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THC you later: New York’s marijuana legislation may include plans to clear past convictions

Criminal Law

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You’re not ganja believe this. The past, low-level marijuana convictions of hundreds of thousands of New Yorkers could go up in smoke once adult recreational marijuana is legal in the state.

It’s not such a half-baked idea, but if—or more likely, when—adult recreational marijuana is legalized in New York State, individuals with prior, minor weed offenses may be able to have those convictions cleared, thanks to the likelihood that legislation will include provisions for expunging or sealing records in certain cases.

Past marijuana convictions often create stumbling blocks for those seeking employment, housing, acquiring licenses for certain professions and even traveling to Canada. Low-level marijuana convictions—even non-criminal dispositions—can interfere with a person’s ability to obtain federal student aid.  Statistics also indicate that people of color are disproportionately arrested and jailed for marijuana possession. Marijuana use is roughly equal among blacks and whites, yet blacks are nearly four times as likely to be arrested for possessing marijuana, an American Civil Liberties report found.

Between 2014 and 2016 in New York City, 86 percent of marijuana arrests were of blacks and Latinos, while just 14 percent were white, according to the Drug Policy Alliance Marijuana Arrest Research Project.

In light of these disparities, many public officials and others are calling for New York’s recreational marijuana legislation to include stipulations for clearing convictions. “Restorative justice,” including the sealing of records or expungement measures in certain instances, would help to lessen the disproportionate impact marijuana convictions have on individuals of color, legislators say.

Expungement completely erases a conviction, while record sealing is more ambiguous in that the conviction still exists, both legally and physically, but remains private.

Although details for clearing certain low-level marijuana convictions in New York State have not been agreed upon, potentially hundreds of thousands of New Yorkers with low-level marijuana offenses on their records could benefit from expungement or record-sealing measures.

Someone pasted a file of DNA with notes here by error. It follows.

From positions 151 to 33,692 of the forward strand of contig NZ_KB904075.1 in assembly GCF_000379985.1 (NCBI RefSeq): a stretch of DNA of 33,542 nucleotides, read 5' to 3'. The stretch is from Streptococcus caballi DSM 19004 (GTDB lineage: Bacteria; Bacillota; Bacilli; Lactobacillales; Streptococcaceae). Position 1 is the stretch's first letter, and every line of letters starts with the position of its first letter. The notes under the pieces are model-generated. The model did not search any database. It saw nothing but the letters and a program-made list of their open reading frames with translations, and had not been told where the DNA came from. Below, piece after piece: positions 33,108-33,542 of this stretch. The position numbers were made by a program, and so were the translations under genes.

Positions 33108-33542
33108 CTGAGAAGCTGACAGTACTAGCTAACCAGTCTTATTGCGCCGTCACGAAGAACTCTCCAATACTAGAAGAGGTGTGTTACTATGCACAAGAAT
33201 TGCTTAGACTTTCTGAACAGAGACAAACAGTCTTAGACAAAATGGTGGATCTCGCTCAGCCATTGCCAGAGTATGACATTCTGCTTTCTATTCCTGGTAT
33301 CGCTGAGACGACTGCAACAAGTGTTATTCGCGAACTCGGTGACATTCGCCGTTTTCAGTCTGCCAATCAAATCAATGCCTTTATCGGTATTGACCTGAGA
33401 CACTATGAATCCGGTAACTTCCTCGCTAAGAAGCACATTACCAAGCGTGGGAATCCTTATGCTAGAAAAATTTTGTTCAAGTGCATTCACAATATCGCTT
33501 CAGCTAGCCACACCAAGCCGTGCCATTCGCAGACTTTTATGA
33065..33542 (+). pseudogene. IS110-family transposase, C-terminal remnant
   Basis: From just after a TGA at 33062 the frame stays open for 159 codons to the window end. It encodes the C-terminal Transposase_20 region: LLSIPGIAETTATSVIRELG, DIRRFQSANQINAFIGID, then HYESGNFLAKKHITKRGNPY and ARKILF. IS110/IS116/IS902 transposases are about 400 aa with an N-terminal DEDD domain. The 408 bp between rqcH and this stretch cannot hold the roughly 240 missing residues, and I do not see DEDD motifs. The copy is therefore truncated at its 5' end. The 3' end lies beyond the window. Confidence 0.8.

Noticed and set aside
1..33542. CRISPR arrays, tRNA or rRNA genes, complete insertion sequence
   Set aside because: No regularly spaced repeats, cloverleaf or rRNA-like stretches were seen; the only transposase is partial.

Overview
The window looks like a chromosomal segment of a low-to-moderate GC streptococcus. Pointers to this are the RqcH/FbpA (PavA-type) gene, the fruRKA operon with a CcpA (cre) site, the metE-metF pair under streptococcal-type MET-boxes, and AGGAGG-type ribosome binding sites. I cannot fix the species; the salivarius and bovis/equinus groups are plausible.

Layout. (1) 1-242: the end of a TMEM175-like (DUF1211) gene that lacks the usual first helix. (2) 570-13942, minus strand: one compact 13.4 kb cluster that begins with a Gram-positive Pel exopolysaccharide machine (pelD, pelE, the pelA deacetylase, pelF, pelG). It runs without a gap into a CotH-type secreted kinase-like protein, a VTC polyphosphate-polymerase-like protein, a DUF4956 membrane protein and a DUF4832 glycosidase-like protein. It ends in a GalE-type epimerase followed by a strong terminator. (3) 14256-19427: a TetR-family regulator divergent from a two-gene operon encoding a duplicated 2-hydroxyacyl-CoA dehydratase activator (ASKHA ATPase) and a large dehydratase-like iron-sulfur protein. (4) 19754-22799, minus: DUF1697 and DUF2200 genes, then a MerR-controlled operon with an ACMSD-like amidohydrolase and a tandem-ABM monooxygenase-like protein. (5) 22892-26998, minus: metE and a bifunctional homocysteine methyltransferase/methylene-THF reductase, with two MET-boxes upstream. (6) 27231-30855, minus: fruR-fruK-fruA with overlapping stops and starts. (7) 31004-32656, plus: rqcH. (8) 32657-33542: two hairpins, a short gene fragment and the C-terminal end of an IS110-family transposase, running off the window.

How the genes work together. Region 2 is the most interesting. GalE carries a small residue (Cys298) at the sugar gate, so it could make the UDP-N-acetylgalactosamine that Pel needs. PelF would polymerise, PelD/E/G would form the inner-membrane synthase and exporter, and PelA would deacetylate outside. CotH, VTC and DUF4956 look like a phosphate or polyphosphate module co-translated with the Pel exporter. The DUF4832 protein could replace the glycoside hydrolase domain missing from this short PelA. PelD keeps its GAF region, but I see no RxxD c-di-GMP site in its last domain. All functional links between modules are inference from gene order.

Timeline

In his 2019 budget proposal, Governor Andrew Cuomo called for New York State to legalize adult recreational marijuana use, and legislators are currently hammering out the specific details. Cuomo has acknowledged that the legislative framework for recreational marijuana probably will not be completed when the fiscal year begins on April 1 (to allow for it to be included this year’s budget), however it is possible a deal may be agreed upon by the time that the Legislative session ends on June 19.

While recreational marijuana is not yet legal in New York State, a growing number of municipalities have already begun to expunge the records of low-level marijuana offenses. For example, in September 2018, Brooklyn District Attorney Eric Gonzalez announced an initiative to dismiss low-level possession marijuana offenses for those who request them. Gonzalez said that he expects prosecutors will consent in the majority of potentially 20,000 cases that have occurred since 1990 and an unknown number of older matters.

Gonzalez’s office also has stopped prosecuting most cases involving people accused of having small amounts of marijuana and said that he believes it’s right to clear convictions that would not be pursued today. Other entities are instructing police to look the other way when they encounter adults possessing or using small amounts of marijuana. Buffalo Mayor Byron Brown announced in February that he has directed police to stop enforcing low-level marijuana offenses.

Weed be good together

Let’s be blunt. Individuals with prior, low-level marijuana offenses may want to consider contacting an attorney to discuss the possibility of sealing or expunging their records once adult recreational marijuana is legal in New York State.

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